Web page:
Gov. Andrew M. Cuomo telephoned Donald Trump on Wednesday and the two discussed “issues for New York” and building in New York State, Cuomo said Wednesday afternoon.
In a phone interview afterward on NY1, Cuomo recounted “a good conversation” with Trump, who this summer promised he’d “build the greatest infrastructure on the planet Earth — the roads and railways and airports of tomorrow.”
Cuomo, a longtime Hillary Clinton supporter who worked for her husband’s administration, told NY1 that “we have to work together” to avoid gridlock.
“We were talking about the need for infrastructure, the need to get it done differently so that it’s actually on time, on budget — you know, Mr. Trump is very much a private-sector builder, I’ve built in the private sector also, so he has a natural orientation towards the needs of this type of urban area, and I think that’s a good thing,” Cuomo said, though he is concerned about how a Trump presidency would fund affordable housing and Medicaid.
Earlier Wednesday, New York City Mayor Bill de Blasio — “deeply disappointed” in Trump’s election — promised to work with the president-elect.
Speaking to reporters at City Hall, de Blasio deemed Tuesday night’s election — in which Trump, a Republican, defeated Hillary Clinton — “a time of reflection” and vowed to “preserve the values our city cherishes.”
In campaigning for Clinton for more than a year, de Blasio insisted that only Clinton would adequately invest needed federal dollars in cities, and he lamented that Republicans have not done so.
In Wednesday’s City Hall remarks, de Blasio did not repeat those concerns about federal funding, his past warning that Trump was unfit for the presidency or any criticism whatsoever.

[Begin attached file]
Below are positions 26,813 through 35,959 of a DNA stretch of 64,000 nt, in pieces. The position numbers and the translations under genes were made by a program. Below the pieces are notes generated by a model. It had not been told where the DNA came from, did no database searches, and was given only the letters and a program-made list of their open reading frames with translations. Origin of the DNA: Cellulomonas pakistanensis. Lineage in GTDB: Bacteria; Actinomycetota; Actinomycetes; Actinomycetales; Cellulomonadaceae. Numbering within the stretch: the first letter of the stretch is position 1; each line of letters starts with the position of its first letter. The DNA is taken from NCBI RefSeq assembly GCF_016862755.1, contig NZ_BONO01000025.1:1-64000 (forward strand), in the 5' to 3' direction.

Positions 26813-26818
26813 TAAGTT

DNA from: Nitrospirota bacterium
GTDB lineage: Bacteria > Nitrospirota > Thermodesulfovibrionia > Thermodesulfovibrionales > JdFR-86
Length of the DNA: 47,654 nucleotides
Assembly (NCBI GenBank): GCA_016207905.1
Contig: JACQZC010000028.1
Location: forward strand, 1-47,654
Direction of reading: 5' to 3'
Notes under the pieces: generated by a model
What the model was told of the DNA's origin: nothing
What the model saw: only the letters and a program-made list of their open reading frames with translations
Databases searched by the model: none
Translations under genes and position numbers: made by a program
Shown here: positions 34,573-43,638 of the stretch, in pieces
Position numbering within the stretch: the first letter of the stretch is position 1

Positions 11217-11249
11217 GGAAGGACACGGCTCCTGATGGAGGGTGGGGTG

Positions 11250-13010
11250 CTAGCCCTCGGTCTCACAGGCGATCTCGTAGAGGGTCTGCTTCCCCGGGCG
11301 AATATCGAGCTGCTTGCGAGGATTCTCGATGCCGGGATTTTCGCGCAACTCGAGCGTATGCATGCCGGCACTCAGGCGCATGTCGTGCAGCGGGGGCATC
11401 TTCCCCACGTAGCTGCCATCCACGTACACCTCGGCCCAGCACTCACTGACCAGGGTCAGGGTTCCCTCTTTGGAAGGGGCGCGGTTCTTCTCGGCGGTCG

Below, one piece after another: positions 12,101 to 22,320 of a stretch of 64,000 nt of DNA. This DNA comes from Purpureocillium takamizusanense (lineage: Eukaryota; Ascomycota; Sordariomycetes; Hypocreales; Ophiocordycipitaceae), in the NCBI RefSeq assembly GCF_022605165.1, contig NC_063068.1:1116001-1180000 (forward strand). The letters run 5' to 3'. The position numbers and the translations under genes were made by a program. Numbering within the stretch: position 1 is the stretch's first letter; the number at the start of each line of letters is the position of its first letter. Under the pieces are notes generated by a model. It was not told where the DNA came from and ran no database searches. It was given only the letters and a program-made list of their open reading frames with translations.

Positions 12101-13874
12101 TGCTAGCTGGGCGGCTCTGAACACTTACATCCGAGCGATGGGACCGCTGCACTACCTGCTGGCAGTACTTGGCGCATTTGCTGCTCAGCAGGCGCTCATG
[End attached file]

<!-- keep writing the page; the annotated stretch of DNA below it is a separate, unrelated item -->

“I commit to working with the new administration positively and constructively to rebuild our infrastructure, create more jobs, protect our residents and preserve the liberties that New Yorkers enjoy,” de Blasio said.
De Blasio said his administration would continue to “heal the relationship between our police and our community” — a subtle reference to the police tactic of stop-and-frisk, which de Blasio has curbed and Trump suggested he wanted to nationalize.
“We long ago showed the world that live and let live is the best policy. We embrace civil rights and religious diversity. We always have, and we always will,” he said, adding: “New York believes in liberty. We stand behind Lady Liberty with open arms to welcome immigrants and refugees.”
Trump in July called de Blasio “one of the most incompetent men. He’s the single worst mayor in the history of New York City.”
Both Clinton and Trump live in New York, which de Blasio said gives him comfort.
“I take solace in the fact that the president-elect is a dyed-in-the-wool New Yorker, and I hope and trust he will remember the lessons of a life lived in New York City.”
He added: “These values have never been dependent on any one person or any one office.”
De Blasio refused to take questions.
Melissa Mark-Viverito, City Council speaker and an early Hillary Clinton endorser, called the election a “deeply painful moment for many.”
“We don’t know the implications for New York City yet — but what we do know is that our city will remain an unwavering beacon of hope and optimism for the nation and for the world,” she said in a statement.
After the revelation several weeks ago of a years-old tape recording of Trump boasting of grabbing women by the genitals, Mark-Viverito said that, as a victim of child molestation herself, she felt uncomfortable around anyone who supported Trump.
Scott Stringer, New York City comptroller and Clinton supporter, predicted on Wednesday “major challenges” for a Trump presidency.
“Make no mistake: this new administration, with a Republican-controlled Congress, will present major challenges. From a common-sense approach to immigration, to women’s health, to smart gun laws, to fair wages and everything in between, we’re going to face obstacles on the issues that matter most to us as a city,” Stringer said in a statement.